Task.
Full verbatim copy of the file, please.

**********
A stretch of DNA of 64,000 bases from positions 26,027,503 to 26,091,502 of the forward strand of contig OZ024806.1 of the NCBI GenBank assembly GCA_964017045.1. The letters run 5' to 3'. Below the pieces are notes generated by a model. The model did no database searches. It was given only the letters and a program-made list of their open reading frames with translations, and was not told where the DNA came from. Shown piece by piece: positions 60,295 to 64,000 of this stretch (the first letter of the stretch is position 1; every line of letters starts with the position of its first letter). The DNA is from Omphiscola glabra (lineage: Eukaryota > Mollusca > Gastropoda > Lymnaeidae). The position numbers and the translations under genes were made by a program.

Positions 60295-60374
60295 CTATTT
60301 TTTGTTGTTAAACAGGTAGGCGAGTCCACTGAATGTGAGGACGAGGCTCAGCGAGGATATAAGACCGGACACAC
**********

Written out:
A stretch of DNA of 64,000 bases from positions 26,027,503 to 26,091,502 of the forward strand of contig OZ024806.1 of the NCBI GenBank assembly GCA_964017045.1. The letters run 5' to 3'. Below the pieces are notes generated by a model. The model did no database searches. It was given only the letters and a program-made list of their open reading frames with translations, and was not told where the DNA came from. Shown piece by piece: positions 60,295 to 64,000 of this stretch (the first letter of the stretch is position 1; every line of letters starts with the position of its first letter). The DNA is from Omphiscola glabra (lineage: Eukaryota > Mollusca > Gastropoda > Lymnaeidae). The position numbers and the translations under genes were made by a program.

Positions 60295-60374
60295 CTATTT
60301 TTTGTTGTTAAACAGGTAGGCGAGTCCACTGAATGTGAGGACGAGGCTCAGCGAGGATATAAGACCGGACACAC